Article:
Introduction: Cross Bladed Axe
The axe is one of the oldest tools known to man, and we still use it heavily today. One of the main uses for the axe is to split fire wood. A traditional axe typically splits wood only into two pieces at a single time. So here is a modification I did to a traditional axe in order to achieve multiple splits of wood in a single swing. I wasn't sure if I should call it a cross bladed axe or a crossed blade axe or somewhere in between.
Step 1: Tools and Materials
Gather your tools and materials:
2 x axe heads
1 x Axe handle
Angle grinder with cutting discs and flap discs (60, 80 & 120 grit)
Bench grinder with stones wheels (40 and 80 grit), buffing wheels and wire wheel.
Sandpaper, various grits 80 to 600 grit
Step 2: Cutting the Axe Head
Using the angle grinder and the cutting disc, cut one of the axe heads in half. I clamped it in the vice and used a really thin cutting disk 0.045". It took me 2 disks to complete the job. Make sure that you wear a particle mask because there tends to be a lot off nasty dust flying around. Of course wear all the other safety gear as well, and depending how you hold the angle grinder the sparks can be really hard on your clothes. Clean up the two pieces of the axe head with the wire wheel on the bench grinder.
Step 3: Grinding
Using the bench grinder with the stone wheels, grind the two side pieces so they are roughly the same shape. I cut a Dayton style axe head in half to create my two side blades so they were not very similar in shape. But the grinding goes quick using the 40 grit stone. Next, align the side blades on the side of the main blade with the cutting edges staggered back. Grind the bottom of the two side blades so they roughly follow the contours of the main axe. They don't have to be perfect because you are going to be filling it in with a heavy weld beads. Next taper the edges of the side blades in preparation for welding and clean up the main blade with the wire wheel.
Step 4: Welding
Align the side blades evenly and symmetrical onto the main blade. I used small welding magnets to hold it in place while I tacked it with the welder. Remove the welding magnets and 'go to town' with the welder. The metal is fairly thick so I used the hottest setting on my little welder and went slowly in order to try and get the maxim penetration that I could. After welding I begin cleaning up the surfaces and grinding down the weld. I also cut of the back corners of the side blades to help reduce the weight of the axe head, I also think it looks a little better.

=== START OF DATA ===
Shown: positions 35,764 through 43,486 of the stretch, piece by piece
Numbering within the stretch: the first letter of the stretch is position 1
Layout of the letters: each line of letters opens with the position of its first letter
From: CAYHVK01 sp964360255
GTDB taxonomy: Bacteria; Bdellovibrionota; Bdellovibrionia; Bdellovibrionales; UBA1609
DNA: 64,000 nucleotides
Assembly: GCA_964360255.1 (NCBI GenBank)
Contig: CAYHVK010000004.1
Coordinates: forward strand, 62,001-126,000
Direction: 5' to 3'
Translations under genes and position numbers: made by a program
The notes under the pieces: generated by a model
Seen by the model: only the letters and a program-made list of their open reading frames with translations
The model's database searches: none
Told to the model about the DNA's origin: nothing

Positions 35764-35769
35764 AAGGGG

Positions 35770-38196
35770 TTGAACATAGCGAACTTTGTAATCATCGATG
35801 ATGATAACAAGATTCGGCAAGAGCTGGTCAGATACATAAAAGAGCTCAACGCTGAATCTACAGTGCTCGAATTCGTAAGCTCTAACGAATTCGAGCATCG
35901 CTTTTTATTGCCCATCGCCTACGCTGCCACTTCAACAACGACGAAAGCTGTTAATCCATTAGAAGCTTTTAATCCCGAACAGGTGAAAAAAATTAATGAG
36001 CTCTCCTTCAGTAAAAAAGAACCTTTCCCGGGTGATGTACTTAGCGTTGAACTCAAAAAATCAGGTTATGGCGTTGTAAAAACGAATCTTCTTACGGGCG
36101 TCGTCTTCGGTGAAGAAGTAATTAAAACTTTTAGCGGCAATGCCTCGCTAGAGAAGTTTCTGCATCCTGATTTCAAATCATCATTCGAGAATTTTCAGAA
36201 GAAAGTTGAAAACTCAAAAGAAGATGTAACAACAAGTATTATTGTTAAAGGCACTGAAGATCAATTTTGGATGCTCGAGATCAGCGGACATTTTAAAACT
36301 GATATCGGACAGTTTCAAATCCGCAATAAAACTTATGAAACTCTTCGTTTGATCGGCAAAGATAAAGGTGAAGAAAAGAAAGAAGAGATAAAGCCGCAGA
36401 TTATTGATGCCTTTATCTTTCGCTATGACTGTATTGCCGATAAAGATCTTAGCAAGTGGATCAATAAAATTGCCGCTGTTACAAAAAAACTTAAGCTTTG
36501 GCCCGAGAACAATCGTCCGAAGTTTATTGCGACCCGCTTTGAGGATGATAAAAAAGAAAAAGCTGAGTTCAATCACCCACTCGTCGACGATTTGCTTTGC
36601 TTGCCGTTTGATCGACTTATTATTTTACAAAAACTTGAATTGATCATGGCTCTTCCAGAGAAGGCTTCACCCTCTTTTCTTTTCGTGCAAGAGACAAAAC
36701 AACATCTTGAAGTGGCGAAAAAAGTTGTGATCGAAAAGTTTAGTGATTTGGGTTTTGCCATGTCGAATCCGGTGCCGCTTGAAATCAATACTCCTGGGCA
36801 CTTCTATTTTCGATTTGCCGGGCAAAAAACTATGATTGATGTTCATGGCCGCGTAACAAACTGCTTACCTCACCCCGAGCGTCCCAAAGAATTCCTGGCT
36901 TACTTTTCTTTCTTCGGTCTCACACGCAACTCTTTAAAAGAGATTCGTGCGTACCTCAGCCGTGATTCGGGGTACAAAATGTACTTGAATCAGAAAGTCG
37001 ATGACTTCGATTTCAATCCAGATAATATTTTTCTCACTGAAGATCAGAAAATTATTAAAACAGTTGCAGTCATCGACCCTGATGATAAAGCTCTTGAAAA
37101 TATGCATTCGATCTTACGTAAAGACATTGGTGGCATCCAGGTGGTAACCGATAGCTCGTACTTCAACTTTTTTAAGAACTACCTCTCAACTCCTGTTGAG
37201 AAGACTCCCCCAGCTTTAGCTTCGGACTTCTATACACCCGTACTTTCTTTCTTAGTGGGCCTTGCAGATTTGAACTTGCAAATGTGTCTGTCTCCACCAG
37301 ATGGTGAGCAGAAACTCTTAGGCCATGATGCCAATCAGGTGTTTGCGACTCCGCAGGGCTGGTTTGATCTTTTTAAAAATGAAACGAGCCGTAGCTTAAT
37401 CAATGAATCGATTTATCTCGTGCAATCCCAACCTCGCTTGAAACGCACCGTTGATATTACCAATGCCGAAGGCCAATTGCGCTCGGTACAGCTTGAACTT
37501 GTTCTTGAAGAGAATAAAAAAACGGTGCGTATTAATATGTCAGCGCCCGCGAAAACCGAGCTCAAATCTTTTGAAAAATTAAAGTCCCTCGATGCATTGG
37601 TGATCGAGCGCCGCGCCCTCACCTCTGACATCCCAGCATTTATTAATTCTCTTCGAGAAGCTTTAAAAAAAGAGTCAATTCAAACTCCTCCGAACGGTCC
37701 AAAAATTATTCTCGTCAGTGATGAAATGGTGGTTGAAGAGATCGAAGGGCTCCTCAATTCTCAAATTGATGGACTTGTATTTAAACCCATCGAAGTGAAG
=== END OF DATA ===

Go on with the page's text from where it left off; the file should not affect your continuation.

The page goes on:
Step 5: More Grinding
The majority of the grinding was done with the 60 grit flap disk on the angle grinder. This removes a lot of material quickly on the axe head. I found that when the edge of the flap disk began to round off, I could push it into the corner of the side blades and really begin to remove the weld into a smooth contoured shape. After the weld was ground down I went to the finer flap disks and smoothed the entire axe head.
Step 6: Sanding and Polishing
Next is the hand sanding process. I started with 80 grit and moved my way to 600 grit. I didn't use a sanding block and just used my bare hands. This process took me a couple hours, but it doesn't require much thought and you can invent other things in your mind as you sand:) Once I got down to 600 grit paper it was time to buff it using the bench grinder and buffer wheels. I have a 3/4 hp bench grinder and the little extra power really helps with the process. I have a selection of cutting and polishing compounds and worked my way through each of them. I was happy with the outcome of the polishing and the end result was an almost mirror like finish.
Step 7: Finishing
After the polishing, I sharpen all the blades on the axe head with a diamond file. I then mounted the axe head on a new hickory handle and used olive oil to treat the wood of the handle. I have never used olive oil on an axe handle before but it seemed to work out pretty good.
Step 8: Test Run
The final step was to actually try out the axe. I had a bunch of fir rounds left over from the winter and the rounds were between 7 and 12 inches in diameter. The wood was dead standing as of last year so the wood was fairly dry, but the majority of the rounds still had the bark on. The axe did really well on the smaller rounds when the bark was off or partially off, but struggled on the larger ones when the bark was fully intact....but maybe it was me that was struggling and perhaps a stronger man could have split the bigger ones as well. Either way, let me tell you that it is an awesome feeling when you do split an entire round into 4 pieces with a single swing. I also think that this design would be great with a smaller axe or hatchet for making kindling. Here is a clip of me splitting a full round:
Third Prize in the